- How did you do that?
- Why did you do that?
- What strategy did you use?
- Refer to the key concepts! IB has 7 key concepts that are used to help students understand the world around them. These key concepts, and the questions that go along with them, can be used when looking at anything! (See below)
Take an Inquiry stance.
What do we mean by inquiry? Inquiry, is one of the most important approaches of the Primary Years Programme (PYP). It recognizes students as being actively involved in their own learning and as taking responsibility for that learning. Inquiry nurtures curiosity and promotes enthusiasm for life-long learning.
- exploring, wondering and questioning
- experimenting and playing with possibilities
- making connections between previous learning and current learning
- making predictions and acting purposefully to see what happens
- researching and seeking information
- establishing and testing theories
- solving problems in a variety of ways
So what does it look like to “take an inquiry stance” at home?
- Meet a question with a question.
When your child asks a question, instead of immediately trying to answer it, ask “How could you find that out?”
- Be prepared to inquire together.
After asking your child “How could you figure that out?, follow it up by helping and supporting them in finding answers to their questions.
- Ask an open-ended question.
Asking questions like “What do you notice?” helps your child to notice patterns and make connections in the world around them.
- Be a learner.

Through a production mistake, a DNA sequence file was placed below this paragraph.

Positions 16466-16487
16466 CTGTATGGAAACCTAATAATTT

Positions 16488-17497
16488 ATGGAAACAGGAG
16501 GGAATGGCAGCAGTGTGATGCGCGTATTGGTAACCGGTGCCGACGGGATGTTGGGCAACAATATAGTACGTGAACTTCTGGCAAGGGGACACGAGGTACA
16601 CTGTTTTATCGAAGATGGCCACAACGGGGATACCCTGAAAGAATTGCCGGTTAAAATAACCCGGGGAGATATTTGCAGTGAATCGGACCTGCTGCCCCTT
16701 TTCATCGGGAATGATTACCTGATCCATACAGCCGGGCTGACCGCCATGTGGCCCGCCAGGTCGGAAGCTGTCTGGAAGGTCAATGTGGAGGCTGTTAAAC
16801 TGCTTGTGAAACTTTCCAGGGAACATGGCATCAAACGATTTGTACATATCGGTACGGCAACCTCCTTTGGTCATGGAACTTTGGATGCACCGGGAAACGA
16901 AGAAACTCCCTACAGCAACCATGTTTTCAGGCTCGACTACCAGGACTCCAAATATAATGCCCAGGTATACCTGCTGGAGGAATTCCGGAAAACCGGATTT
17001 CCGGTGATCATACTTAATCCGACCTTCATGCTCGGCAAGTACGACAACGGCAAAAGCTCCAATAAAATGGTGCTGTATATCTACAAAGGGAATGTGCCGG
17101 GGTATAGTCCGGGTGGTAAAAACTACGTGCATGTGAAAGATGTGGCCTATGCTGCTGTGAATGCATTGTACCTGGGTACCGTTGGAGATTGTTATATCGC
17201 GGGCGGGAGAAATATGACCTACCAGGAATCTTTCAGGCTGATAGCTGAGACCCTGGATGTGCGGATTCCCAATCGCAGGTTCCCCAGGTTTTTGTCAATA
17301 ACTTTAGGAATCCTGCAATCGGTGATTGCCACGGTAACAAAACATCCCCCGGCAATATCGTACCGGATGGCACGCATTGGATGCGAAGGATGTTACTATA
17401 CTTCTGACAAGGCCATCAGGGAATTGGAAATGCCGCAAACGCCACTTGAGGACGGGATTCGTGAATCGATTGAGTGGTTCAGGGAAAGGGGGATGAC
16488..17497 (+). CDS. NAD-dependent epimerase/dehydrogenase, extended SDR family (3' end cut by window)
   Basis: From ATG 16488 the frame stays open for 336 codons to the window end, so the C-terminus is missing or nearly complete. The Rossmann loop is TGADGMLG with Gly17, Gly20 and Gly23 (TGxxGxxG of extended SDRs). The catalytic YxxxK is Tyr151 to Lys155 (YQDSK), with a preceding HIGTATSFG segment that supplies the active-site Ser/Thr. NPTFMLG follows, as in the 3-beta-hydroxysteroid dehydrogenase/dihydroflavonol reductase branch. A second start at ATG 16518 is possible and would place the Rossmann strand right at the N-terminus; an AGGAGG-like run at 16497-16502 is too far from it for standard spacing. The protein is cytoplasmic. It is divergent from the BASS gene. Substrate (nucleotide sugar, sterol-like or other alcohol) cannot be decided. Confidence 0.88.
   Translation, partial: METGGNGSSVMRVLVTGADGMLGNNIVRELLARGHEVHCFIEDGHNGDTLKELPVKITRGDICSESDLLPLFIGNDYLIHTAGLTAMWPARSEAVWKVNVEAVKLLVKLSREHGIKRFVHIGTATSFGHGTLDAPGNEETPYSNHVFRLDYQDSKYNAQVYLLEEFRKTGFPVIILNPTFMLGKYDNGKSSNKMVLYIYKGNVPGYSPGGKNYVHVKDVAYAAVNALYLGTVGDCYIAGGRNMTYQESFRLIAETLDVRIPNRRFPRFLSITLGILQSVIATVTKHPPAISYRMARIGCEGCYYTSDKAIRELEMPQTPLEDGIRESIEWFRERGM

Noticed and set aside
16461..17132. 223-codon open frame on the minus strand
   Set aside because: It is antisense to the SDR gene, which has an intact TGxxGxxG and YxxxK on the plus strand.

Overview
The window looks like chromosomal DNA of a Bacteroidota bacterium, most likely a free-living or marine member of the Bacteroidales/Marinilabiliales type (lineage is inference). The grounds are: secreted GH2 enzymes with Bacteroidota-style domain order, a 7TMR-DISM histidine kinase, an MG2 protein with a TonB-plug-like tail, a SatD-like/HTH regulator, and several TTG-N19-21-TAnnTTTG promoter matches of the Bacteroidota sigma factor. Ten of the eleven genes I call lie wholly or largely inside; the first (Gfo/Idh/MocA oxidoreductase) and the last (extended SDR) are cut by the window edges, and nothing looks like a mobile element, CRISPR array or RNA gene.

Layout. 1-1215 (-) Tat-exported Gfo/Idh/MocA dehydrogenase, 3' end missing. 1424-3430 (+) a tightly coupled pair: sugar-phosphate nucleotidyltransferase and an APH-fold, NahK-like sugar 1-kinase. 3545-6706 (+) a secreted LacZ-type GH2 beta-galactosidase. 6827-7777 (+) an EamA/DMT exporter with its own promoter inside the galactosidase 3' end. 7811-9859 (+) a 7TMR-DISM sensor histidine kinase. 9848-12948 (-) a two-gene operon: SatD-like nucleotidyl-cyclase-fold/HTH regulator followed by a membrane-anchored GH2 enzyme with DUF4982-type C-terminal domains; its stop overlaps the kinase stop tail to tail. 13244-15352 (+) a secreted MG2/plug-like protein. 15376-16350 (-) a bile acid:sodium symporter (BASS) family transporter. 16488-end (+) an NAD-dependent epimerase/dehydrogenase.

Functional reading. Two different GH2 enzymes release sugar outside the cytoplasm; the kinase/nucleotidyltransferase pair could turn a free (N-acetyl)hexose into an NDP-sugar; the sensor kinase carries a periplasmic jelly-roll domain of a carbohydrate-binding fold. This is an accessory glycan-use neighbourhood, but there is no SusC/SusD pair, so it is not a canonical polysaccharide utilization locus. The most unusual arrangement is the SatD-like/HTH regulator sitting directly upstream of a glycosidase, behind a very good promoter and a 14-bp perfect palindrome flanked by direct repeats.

Model for your child how you figure out answers to your own questions.
Supporting your child’s agency.
What does “agency” mean? In basic terms, it means that students take responsibility and ownership of their learning.
What could agency look like at home?
- Invite and involve your child’s voice.
Let them express themselves. Ask for their opinions on things. It doesn’t mean that you have to always go with their opinion, but at least let them have a voice in making decisions.
- Support their choices.
What choices is your child making for themselves as a learner and as a member of your household? Let them make their own choices, but also help them to realize that there are consequences for the choices they make (for better or for worse!) Their choices may not always be great, but emphasize learning from your mistakes.
- Emphasize ownership.
Help your child to realize they are in the driver’s seat. They are the ones in charge of their own learning. Asking questions like “What do you want to do about this?” and saying things like “It’s your call” help kids see that they have the power to impact their own learning.